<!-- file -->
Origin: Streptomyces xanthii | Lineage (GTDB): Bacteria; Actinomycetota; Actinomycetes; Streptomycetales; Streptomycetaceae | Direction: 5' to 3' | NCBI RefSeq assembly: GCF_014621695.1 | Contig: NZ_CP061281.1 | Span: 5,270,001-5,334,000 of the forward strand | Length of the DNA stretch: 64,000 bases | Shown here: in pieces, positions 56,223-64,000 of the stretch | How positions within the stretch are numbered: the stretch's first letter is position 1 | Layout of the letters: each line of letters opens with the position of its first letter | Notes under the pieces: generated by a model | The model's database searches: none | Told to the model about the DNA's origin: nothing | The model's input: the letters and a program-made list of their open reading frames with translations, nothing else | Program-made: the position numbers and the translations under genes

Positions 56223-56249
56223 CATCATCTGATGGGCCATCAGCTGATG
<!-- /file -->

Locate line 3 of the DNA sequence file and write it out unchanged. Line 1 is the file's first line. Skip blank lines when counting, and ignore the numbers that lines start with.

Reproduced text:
56223 CATCATCTGATGGGCCATCAGCTGATG